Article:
The mantra of golf is “It ain’t how, it’s how many.” Style points aren’t counted, strokes are. And the most important are those on the greens, which can save a round, or for Tiger Woods on Thursday, ruin one.
“This is probably the worst putting round I’ve ever had,” Woods said. Maybe an exaggeration. Maybe not.
A man who at his best could make anything from anywhere, who for nearly a decade was judged the best putter in the game, seemed flummoxed.
This was the Great Return, Tiger back in action, after honing a new swing — which was reasonably effective — after not playing competitively for nearly two months.
He came to the Frys.com Open at CordeValle, the resort course just north of Gilroy, 80 miles south of San Francisco, where a little tournament became gigantic because of his presence.
The weather was a drag. Rain on and off. Tiger’s putting was even more of a drag. Except for two holes.
He shot a 2-over-par 73, six shots behind the leaders. He was four shots worse than one of his playing partners, amateur Patrick Cantlay, the kid from UCLA. Tiger is tied for 86th.
“I can’t putt any worse than I did today,” he added.
And all that after a glorious beginning, a birdie at the first.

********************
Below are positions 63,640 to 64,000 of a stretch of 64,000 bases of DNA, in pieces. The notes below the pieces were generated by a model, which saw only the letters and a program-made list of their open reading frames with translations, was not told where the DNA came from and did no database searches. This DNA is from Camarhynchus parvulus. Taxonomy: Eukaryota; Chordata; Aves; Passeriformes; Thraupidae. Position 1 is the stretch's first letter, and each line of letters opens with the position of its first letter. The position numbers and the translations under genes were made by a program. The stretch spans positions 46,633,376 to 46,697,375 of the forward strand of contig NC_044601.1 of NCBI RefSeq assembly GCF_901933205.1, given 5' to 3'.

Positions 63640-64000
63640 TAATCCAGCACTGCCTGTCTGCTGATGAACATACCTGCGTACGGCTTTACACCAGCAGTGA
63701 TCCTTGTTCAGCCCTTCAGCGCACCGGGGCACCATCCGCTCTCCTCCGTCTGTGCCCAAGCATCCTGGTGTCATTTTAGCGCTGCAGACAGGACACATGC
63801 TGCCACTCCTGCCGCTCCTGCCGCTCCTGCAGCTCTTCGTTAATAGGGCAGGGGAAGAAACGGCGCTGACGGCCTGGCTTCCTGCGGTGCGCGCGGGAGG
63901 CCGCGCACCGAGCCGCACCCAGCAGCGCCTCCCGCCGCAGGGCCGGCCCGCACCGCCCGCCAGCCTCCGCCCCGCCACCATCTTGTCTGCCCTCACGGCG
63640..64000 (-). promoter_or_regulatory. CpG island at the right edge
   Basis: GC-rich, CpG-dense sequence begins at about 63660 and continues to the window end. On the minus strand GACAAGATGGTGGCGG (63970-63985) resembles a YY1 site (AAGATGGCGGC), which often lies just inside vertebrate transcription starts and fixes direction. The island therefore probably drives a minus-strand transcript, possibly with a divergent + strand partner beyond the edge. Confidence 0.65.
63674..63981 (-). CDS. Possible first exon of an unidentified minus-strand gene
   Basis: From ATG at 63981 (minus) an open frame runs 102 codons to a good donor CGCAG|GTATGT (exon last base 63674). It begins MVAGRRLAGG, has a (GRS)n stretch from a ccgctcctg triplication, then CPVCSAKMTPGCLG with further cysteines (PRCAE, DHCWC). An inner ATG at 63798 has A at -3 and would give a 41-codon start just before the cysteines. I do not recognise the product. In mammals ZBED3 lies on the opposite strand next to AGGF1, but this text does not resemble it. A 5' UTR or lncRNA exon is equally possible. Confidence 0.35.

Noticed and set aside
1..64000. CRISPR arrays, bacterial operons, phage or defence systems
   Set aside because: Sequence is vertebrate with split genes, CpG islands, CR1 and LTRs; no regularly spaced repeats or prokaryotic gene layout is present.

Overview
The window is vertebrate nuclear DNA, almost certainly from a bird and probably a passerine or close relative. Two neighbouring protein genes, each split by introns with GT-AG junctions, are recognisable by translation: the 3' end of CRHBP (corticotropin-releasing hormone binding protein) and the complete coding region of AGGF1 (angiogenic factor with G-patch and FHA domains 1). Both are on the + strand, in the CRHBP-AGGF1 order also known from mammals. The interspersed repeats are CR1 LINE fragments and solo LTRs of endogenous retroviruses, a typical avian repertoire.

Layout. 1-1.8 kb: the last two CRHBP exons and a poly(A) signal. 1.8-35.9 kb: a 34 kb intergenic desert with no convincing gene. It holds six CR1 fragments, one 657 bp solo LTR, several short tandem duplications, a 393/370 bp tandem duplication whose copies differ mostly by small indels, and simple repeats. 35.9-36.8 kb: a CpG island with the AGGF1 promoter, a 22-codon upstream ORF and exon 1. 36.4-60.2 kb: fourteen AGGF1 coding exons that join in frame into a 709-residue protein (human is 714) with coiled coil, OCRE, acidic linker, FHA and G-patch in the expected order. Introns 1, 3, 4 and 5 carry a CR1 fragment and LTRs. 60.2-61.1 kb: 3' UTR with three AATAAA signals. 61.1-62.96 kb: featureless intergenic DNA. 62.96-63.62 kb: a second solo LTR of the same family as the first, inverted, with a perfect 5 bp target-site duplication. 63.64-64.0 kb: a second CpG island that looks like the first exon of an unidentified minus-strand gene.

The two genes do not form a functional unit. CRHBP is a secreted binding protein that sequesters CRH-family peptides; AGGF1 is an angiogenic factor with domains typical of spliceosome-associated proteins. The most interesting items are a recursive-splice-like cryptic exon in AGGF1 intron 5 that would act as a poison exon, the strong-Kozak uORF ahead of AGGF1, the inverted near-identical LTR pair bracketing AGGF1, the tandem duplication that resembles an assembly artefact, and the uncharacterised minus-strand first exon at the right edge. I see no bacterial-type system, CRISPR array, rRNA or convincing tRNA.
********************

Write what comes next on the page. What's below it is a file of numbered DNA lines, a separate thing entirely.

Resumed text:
But he bogied the second, going from bunker to bunker to bunker — shades of the PGA Championship, when he was in 22 traps in two rounds. The third hole he missed a 3-foot par putt. Like that, he was over par, never again to get even.
Not when he missed a 5-footer on 11, double-bogeyed 12 after his second shot landed in a hazard overgrown with wild grass, and missed a 5½-footer on 14.
“I had a hard time hitting my stroke,” said Woods, then sounding like a 16-handicapper continuing, “then I started altering it, and it was all over the place.”
He was going to add some lead tape to the putter to give it a bit more weight, explaining the trick always worked in the past.
Yet, this is the present, when we’re trying to learn if Tiger, winless in two years, battered by scandal, will come back. So far, no progress, but it’s only one round.
“The rest of the game was not too bad,” said Woods. “But my stroke, I started losing confidence in it because I wasn’t hitting my line, so it was just a downward spiral.”
The fans, maybe 3,000 in his gallery, were on Tiger’s side. He lives in Florida now, but he spent two years at Stanford, some 50 miles up U.S. 101, and that still counts to a Northern California crowd. They oohed and gasped as the ball came up short or slipped by.
Tiger had a sixth consecutive round in which he failed to break par.
“I’ve been working on my full swing,” said Woods. “I’ve putted a lot, but not on greens that are this [slow] speed ... I haven’t played, and I haven’t practiced [putting] as much as in the past.
“I need to put together a good round [Friday], and gradually piece my way back into the tournament.”
As one of his sponsors, Nike, would advise, just do it.
Art Spander has been covering Bay Area sports since 1965 and also writes on www.artspander.com and www.realclearsports.com. Email him at email@example.com.